Video: There are lots of places to go off-road mountain biking if you're looking for a cheap thrill (or the chance to break your neck). But one of the most dangerous has to be riding into an abandoned mine shaft. If your torch dies as you're pedalling deep into the earth, you're probably screwed.
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You might have to dodge the occasional pedestrian or taxi driver who didn't notice you next to their car. But even if you commute to work by bike in a big city, your ride will never be as thrilling as downhill urban mountain bike racing appears to be.
Video: Danny MacAskill does things on a mountain bike that even physicists, who know more about the laws of the universe than anyone, would probably assume is impossible. The Scottish country side serves as the gorgeous backdrop for this video of Danny just being amazing on two wheels. But you probably won't even notice the scenery.
Cyclists love to bitch about the unnecessary weight involved with carrying a quality u-lock, but those same riders also really hate having their bikes stolen. So if you could incorporate a red light into a bike lock, saving a little weight and adding functionality, that really wouldn't be a bad thing.
If you've ever wanted to try being invisible, cycling on a busy road at night is a good start. Adding front and rear lights is obviously a good move, but for side-on visibility, things get a little more tricky. Italian cycling company Elite is trying to solve that with something surprisingly simple: a light-up water bottle.
Over a century ago, the California Cycleway promised an elevated, dedicated bike path from Los Angeles to the nearby city of Pasadena. In this excerpt from the new book LAtitudes: An Angeleno's Atlas, author Dan Koeppel tracks its path through Southern California — and discovers why it was never finished.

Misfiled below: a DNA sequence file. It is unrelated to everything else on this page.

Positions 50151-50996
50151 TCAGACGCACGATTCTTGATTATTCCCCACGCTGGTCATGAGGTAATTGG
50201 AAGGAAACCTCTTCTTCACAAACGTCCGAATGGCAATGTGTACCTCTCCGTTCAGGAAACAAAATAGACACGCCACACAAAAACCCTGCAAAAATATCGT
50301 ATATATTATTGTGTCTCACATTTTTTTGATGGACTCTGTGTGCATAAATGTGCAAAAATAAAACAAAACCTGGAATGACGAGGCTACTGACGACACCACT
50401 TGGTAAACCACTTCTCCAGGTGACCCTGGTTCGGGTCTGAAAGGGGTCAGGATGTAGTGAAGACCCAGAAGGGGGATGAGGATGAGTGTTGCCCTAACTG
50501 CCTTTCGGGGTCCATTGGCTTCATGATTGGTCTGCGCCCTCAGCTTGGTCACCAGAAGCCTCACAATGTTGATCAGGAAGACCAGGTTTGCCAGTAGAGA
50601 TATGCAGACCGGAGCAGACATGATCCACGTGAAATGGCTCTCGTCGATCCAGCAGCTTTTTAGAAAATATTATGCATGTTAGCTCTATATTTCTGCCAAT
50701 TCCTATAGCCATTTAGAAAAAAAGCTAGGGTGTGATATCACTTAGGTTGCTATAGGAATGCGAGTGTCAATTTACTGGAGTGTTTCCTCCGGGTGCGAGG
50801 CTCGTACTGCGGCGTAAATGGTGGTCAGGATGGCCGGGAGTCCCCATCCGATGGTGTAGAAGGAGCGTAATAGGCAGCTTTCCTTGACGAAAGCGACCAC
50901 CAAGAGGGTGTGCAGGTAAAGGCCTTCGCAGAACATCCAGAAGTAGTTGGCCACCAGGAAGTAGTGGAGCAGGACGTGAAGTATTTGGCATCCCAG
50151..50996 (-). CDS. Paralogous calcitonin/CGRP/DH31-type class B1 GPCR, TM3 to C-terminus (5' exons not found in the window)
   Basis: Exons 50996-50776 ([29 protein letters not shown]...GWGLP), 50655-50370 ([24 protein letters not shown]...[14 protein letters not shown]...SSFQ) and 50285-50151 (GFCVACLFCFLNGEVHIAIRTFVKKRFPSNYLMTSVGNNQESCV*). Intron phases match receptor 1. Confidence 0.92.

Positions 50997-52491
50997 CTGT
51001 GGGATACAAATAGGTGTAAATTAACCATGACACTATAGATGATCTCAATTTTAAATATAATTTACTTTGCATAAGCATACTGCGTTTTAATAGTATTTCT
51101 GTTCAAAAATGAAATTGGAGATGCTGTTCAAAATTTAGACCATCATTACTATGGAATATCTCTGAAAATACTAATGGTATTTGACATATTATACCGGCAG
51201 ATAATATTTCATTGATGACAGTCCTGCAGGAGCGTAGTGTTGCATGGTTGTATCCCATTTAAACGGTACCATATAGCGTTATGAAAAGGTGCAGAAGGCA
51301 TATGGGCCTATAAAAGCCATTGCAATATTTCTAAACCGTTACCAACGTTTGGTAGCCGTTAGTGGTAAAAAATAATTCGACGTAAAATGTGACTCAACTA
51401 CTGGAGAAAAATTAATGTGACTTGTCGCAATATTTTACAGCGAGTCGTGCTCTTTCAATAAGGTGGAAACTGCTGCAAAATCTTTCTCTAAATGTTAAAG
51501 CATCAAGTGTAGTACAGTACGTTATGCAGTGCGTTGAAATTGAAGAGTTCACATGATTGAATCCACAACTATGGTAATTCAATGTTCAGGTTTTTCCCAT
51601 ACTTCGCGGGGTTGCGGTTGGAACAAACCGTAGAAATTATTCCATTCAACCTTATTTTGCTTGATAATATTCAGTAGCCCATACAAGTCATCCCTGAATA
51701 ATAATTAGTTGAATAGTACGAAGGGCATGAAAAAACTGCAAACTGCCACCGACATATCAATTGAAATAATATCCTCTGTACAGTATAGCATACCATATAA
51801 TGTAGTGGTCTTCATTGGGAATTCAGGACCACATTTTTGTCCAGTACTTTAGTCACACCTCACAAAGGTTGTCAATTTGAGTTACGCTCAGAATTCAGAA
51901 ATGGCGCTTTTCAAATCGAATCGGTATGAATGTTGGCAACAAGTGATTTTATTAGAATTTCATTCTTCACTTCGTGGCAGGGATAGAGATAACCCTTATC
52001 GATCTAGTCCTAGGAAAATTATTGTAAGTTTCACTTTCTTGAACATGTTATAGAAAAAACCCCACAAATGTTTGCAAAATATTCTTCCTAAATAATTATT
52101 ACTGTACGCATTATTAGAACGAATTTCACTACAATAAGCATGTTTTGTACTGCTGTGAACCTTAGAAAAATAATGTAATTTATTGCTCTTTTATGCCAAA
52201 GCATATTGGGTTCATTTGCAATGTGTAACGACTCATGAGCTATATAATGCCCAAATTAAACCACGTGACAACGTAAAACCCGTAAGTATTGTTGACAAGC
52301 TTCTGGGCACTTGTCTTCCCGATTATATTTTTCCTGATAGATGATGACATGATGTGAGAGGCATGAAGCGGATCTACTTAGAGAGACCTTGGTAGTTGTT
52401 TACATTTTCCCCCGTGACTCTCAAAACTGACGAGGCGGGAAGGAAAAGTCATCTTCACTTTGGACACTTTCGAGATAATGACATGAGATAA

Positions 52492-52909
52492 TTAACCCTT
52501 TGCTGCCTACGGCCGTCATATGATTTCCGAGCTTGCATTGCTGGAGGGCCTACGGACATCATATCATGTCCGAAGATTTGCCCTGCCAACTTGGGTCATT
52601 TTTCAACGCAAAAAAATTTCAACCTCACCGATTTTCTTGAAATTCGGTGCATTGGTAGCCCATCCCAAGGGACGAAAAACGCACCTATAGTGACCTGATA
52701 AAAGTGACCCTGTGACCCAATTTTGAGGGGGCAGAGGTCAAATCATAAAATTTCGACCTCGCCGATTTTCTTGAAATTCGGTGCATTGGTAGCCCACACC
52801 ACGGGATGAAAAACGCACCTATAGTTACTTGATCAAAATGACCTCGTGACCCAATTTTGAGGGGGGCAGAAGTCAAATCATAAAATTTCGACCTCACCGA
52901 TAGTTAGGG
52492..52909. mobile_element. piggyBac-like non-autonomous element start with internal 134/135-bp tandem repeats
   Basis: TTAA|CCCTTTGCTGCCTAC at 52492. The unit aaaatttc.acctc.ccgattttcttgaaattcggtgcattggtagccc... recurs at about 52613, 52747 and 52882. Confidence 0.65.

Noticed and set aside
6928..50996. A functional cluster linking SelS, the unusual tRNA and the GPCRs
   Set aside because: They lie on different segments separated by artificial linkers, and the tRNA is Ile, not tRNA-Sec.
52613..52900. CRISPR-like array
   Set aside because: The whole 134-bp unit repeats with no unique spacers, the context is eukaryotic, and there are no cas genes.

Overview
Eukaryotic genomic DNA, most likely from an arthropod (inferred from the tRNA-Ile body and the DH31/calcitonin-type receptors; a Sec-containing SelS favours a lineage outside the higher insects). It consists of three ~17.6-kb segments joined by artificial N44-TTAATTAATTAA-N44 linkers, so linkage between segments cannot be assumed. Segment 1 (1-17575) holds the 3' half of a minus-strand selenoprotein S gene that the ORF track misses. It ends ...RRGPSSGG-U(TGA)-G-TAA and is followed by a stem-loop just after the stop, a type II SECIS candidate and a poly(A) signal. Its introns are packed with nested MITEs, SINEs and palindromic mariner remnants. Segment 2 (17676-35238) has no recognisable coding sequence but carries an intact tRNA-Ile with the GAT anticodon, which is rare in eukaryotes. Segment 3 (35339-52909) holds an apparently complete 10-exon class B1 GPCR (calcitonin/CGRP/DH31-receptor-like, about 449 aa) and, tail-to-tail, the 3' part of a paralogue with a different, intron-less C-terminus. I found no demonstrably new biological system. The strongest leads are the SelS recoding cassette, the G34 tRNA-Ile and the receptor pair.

Inflatable helmets, glow-in-the-dark spray paint, a laser that makes a temporary bike lane — a heck of a lot of products have hit the market recently pledging to keep cyclists safer. But is it the responsibility of people on bikes to use any gadget necessary to stay safe? Or is this distracting from the bigger argument that we should be designing safer cities for bikers?
Video: Blink and you'll miss him. That's because mountain bike rider Eric Barone is going faster than anyone has ever gone on a mountain bike on snow. He reached 223.3km/h on a bike with the help of a terrifyingly steep, snowy hill and the wonder of aerodynamic gear. He goes FAST. One wrong move or one misplaced snowball and he'd go flying.
It was 1973 the last time a new bridge opened over Portland's Willamette River: a double-decker span with eight lanes of freeway. Times have changed. When the Tilikum Crossing Bridge opens later this year, it will be one of the few in the US that's purpose-built for transit, bikes and pedestrians — no cars allowed.
At 8om last night, cyclists in the Dutch town of Nuenen were finally able to ride on a bike path that's been in the making for months. What took so long? This particular bike path represents the product of a collaboration between a designer and a construction company who want to build smarter, more efficient roads. Like this one, which glows.
There are only so many roofs in the world, so the Dutch are getting creative about where to put their solar panels. SolaRoad is exactly what it sounds like — solar panels that pull double duty as road surface and electricity generator. And this being the Netherlands, they of course made a solar road for bikes.